Though my head was in a whirl I looked at Lambert with wonder. He was in earnest, and not merely in earnest in what he said, but in believing in the possibility of my marrying; I could see that he thoroughly believed in it himself, and, in fact, caught at the idea with enthusiasm. I saw, of course, too, that he was entrapping me like a schoolboy (I certainly must have seen it even then); but the thought of marrying her so thrilled me that though I wondered how Lambert could believe in such a fantastic notion, yet, at the same time I tried violently to believe in it myself, though I did not for an instant lose consciousness of the fact that it could not possibly come to pass. All this was mingled together at the same time.

“But is it possible?” I faltered.

“Why not? you will show her the letter, she’ll be frightened and marry you to keep her money.”

I made up my mind not to stop Lambert in his vile suggestions, for he disclosed them to me with such simplicity and did not suspect that I might be revolted by them; I did mutter, however, that I should not like to marry her simply by force.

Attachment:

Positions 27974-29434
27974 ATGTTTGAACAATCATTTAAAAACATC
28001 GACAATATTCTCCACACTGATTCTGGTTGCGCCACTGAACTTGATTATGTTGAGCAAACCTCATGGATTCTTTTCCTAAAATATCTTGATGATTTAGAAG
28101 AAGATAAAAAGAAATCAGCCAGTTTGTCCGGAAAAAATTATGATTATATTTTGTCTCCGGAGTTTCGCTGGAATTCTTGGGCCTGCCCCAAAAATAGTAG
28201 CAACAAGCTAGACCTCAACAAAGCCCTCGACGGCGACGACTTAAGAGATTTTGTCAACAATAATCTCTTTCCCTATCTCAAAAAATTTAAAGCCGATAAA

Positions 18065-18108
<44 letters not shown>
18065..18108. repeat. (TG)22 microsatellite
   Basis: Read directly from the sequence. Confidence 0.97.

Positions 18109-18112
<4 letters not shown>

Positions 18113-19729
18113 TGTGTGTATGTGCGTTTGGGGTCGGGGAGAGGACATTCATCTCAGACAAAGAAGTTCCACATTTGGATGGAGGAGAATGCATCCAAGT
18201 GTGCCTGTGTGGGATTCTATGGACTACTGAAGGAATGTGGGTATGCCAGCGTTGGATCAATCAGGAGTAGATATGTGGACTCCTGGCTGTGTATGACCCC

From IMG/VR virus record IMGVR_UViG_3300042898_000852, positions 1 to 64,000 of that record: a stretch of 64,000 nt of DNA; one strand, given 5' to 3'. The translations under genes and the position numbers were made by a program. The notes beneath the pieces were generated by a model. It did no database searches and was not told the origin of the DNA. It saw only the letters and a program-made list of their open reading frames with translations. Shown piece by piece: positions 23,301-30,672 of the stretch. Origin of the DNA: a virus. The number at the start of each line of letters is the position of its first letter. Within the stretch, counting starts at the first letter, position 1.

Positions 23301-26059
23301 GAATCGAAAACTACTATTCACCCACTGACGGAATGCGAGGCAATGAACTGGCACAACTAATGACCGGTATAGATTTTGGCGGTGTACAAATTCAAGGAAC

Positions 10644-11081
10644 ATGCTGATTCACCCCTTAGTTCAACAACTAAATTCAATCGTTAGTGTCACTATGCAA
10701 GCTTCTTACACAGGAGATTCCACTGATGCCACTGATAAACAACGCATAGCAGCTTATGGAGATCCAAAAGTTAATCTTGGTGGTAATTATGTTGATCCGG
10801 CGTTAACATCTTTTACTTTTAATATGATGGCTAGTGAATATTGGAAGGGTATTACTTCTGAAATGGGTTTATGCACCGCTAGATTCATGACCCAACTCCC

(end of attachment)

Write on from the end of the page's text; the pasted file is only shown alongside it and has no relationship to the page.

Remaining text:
“I don’t want to use force for anything; how can you be so base as to think me capable of it!”

“Hoity-toity! Why, she’ll marry you of her own accord: it won’t be your doing, she’ll be frightened and marry you herself, and she’ll marry you because she loves you, too,” Lambert put in hastily.

“That’s a lie; you’re laughing at me. How do you know she loves me?”

“Of course she does. I know it. And Anna Andreyevna assumes it. It’s the truth in earnest. I’m telling you that Anna Andreyevna assumes it. And I’ll tell you something else when you come to me, and you’ll see that she does love you. Alphonsine has been at Tsarskoe; she found out there . . .”

“What could she find out there?”

“You come back with me; she’ll tell you herself, and it will please you. Why, aren’t you as good as anybody, you are handsome, you are well educated.”

“Yes, I am well educated,” I answered, hardly able to breathe; my heart was thumping and, of course, not only from the wine.

“You are handsome, you are well dressed.”

“Yes, I’m well dressed.”

“And you are good-natured . . . .”

“Yes, I’m good-natured.”

“Why shouldn’t she consent? Büring won’t take her without money anyway, and you can deprive her of her money — so she’ll be in a fright: you’ll marry her and punish Büring. Why, you told me yourself that night after you were frozen that she was in love with you.”